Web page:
Figure 7: Determination of albumin activity in the serum of healthy subjects and patients with sepsis. (A) Albumin activity in the serum from 6 healthy subjects (HS) and 3 patients with sepsis (SEPSIS) determined by the flu-PC-UL assay. The assay was conducted in a cuvette and the albumin activity is expressed as the mean + SEM of the initial rate derived from the reaction curve as described in Figure 3B. Each individual serum sample was assayed in duplicate. (B) Albumin activity in the HS serum and SEPSIS serum determined by the flu-FA-UL assay in a microplate. (C) The activity shown in (A) was normalized to μg serum albumin. (D) The activity shown in (B) was also normalized to μg serum albumin.


In the flu-PC-UL assay with sPLA2 alone, the increase in FI was due to the release of fluorescently labeled lysoPC (LPC) and FA from BODIPY-PC embedded in liposomes catalyzed by sPLA2. With the presence of a small amount of albumin, serum or plasma, the augmented FI was due to removal of sPLA2-liberated fluorescent FA and LPC by albumin from liposomes, which consequently accelerated the sPLA2 activity. When a large amount of albumin, serum or plasma was present in the assay, negative FI was obtained due to fluorescence quenching that was likely caused by a coating of albumin on the surface of liposomes, which blocked fluorescence emission from BODIPYPC in liposomes. An extensive degree of albumin coating might also prevent sPLA2 from gaining access to the bilayer membrane interface to hydrolyze membrane PL, and that notion seems consistent with the findings of the inhibition of sPLA2 by high concentration of albumin using the end-point determination methods. This study shows that albumin actions on liposomes were facilitated by sPLA2. The sPLA2- mediated albumin-liposome interaction was also supported by the flu- FA-UL assay. In this assay flu-FA-UL was inert to sPLA2 because FA is a sPLA2 reaction product. Flu-FA-UL was also inert to albumin, serum or plasma. However, the co-presence of albumin (serum or plasma) and sPLA2 in the reaction mixture yielded a time-dependent increase in FI. Based on the nature of the BODIPY-FA probe, FI increases if the probe is removed from liposome membranes. Thus, in this assay sPLA2 drives albumin to the liposome membrane vicinity so albumin can bind and remove BODIPY-FA from liposomes. The flu-FA-UL assay also showed that sPLA2-induced albumin-PL interaction required negatively charged PL such as PG in the liposomes; liposomes composed of 100% neutral PC were inert to the interactions. This is consistent with the action of PLA2 on membranes in which membrane surface electrostatic forces are required to allow PLA2 to facilitate its actions on the membranes [23]. Without liposome membranes, BODIPY-FA alone could not serve as a substrate in the assay. These conditions (including the requirement of calcium ion in the assay) are all essential for the sPLA2 activity, suggesting that sPLA2 activity, regardless of whether the enzyme type is sPLA2-1B or sPLA2-IIA, is the driving force of albumin-PL and albumin-FA interactions in the assays. Because sPLA2-IB and sPLA2n- IIA are structurally alike [24] and also catalytically similar in the flu- PC-UL and flu-FAUL assays, the commercially available, inexpensive and relatively stable pancreatic sPLA2-IB appears to be an ideal enzyme source for the flu-PC-UL and flu-FA-UL assays. Our extensive analysis of serum components confirmed that albumin was the only constituent in the human serum (plasma) that possessed the ability to interact with liposomes mediated by sPLA2. Thus, the flu-PC-UL and flu-FA-UL assays are specific for serum albumin.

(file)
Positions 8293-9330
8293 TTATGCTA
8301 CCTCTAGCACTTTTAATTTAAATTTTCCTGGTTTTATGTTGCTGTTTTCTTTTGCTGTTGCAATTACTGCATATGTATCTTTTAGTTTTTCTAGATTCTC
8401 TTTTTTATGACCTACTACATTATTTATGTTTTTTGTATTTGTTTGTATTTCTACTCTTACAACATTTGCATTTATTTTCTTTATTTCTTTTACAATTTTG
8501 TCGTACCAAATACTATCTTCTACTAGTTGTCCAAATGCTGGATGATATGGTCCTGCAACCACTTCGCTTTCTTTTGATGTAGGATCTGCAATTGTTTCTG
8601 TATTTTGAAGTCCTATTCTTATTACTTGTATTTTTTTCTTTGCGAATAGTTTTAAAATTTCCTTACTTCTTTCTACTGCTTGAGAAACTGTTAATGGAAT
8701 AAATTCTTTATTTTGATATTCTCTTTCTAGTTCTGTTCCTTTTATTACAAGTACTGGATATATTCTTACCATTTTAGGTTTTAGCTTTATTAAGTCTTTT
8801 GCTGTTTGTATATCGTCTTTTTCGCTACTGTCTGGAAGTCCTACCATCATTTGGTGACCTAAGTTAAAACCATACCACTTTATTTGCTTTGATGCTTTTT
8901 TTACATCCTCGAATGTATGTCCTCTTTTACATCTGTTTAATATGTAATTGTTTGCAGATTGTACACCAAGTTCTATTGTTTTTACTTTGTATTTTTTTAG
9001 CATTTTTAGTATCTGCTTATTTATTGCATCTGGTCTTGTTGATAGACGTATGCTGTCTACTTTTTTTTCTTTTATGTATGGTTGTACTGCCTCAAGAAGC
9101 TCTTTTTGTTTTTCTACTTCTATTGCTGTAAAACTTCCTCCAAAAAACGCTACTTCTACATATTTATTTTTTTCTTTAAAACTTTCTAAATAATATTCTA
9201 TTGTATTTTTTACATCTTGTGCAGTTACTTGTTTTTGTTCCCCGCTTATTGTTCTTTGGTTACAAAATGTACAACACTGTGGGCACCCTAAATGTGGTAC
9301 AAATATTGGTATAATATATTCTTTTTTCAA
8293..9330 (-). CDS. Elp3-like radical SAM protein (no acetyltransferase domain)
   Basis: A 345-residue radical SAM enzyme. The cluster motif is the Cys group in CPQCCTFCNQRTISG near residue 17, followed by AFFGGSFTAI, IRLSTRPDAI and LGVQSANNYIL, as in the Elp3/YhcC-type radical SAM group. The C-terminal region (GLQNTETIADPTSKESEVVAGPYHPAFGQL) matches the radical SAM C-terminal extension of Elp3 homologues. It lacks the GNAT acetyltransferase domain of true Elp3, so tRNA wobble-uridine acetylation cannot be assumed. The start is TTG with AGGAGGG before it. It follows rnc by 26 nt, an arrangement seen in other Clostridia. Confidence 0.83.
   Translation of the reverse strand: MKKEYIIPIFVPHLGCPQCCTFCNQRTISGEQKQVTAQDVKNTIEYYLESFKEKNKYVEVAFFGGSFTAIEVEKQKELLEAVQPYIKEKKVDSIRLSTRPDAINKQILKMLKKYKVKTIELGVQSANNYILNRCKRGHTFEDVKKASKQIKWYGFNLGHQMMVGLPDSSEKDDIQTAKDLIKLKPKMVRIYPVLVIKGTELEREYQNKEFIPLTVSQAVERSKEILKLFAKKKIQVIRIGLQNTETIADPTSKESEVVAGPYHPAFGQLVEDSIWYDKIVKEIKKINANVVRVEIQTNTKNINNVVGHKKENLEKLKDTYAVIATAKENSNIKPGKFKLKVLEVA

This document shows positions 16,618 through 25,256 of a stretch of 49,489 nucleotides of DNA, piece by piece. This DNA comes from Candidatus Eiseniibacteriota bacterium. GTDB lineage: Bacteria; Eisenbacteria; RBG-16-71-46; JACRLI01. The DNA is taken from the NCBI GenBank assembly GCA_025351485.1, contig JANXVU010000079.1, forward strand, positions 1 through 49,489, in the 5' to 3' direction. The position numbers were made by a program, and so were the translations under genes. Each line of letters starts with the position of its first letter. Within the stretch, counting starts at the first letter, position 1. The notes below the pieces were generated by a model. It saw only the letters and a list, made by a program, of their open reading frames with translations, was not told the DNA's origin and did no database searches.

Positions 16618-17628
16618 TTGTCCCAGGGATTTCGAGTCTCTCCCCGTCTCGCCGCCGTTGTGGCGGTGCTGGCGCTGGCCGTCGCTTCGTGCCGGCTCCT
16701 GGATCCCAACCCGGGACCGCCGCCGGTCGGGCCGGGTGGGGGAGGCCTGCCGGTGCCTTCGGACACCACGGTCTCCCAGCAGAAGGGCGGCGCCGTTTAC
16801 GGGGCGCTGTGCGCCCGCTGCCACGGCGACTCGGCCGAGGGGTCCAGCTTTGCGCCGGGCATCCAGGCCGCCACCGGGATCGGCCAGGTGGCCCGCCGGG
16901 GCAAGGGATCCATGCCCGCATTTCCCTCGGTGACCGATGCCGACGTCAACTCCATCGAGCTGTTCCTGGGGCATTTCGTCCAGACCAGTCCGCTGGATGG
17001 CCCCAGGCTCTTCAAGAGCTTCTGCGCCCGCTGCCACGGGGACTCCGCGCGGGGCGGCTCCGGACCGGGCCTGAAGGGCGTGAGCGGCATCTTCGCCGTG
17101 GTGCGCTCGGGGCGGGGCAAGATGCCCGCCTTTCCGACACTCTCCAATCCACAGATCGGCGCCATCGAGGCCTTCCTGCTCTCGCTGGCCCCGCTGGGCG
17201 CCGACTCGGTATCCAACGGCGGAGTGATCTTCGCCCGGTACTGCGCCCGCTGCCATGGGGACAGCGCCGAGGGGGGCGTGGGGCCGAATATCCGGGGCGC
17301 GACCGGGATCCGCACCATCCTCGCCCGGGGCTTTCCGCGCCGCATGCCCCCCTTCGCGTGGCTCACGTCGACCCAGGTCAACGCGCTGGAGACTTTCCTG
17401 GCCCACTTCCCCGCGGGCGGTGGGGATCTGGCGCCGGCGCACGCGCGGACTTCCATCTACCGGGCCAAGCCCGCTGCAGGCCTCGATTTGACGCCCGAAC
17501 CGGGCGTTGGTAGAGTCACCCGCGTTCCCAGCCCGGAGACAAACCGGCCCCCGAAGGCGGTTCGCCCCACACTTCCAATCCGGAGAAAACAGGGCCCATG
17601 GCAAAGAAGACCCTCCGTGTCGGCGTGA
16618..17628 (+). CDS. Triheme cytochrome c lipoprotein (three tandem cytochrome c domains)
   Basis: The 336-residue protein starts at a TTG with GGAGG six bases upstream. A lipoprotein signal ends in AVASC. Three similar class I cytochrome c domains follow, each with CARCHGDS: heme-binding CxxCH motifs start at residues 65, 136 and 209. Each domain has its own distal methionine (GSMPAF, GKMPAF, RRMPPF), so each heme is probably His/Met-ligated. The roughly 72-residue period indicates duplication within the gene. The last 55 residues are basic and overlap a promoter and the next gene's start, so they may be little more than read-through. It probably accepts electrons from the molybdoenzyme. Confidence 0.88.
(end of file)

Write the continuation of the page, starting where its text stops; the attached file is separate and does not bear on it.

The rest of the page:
Serum albumin consists of heterogeneous forms because of its diverse ligand-binding moieties and the susceptibility of its thiol groups to oxidation. Although the SFA fraction was eluted from MonoQ column at a position similar to that of mercaptalbumin with free thiol groups [25], the SFA might have a PL specific binding site because this was the only albumin fraction that generated negative FI in the flu-PCUL assay. Because SFA is a small fraction of total albumin mass, this explains why a relatively large amount of albumin (serum or plasma) was needed to allow SFA to coat liposomes to produce negative FI. Although albumin alone can interact with model PL membranes under certain conditions [26], we could not detect any albumin-liposome interactions under the assay conditions without sPLA2. Previous study has shown that serum albumin interacts with PL liposomes only at pH values below its isoelectric point [27]. The HSA isoelectric point is 5.2; this explains why under current assay conditions at pH 7.4, albumin does not interact with or bind liposome PL membranes without sPLA2 which may facilitate a protein-protein interaction with albumin to mediate albumin-PL binding.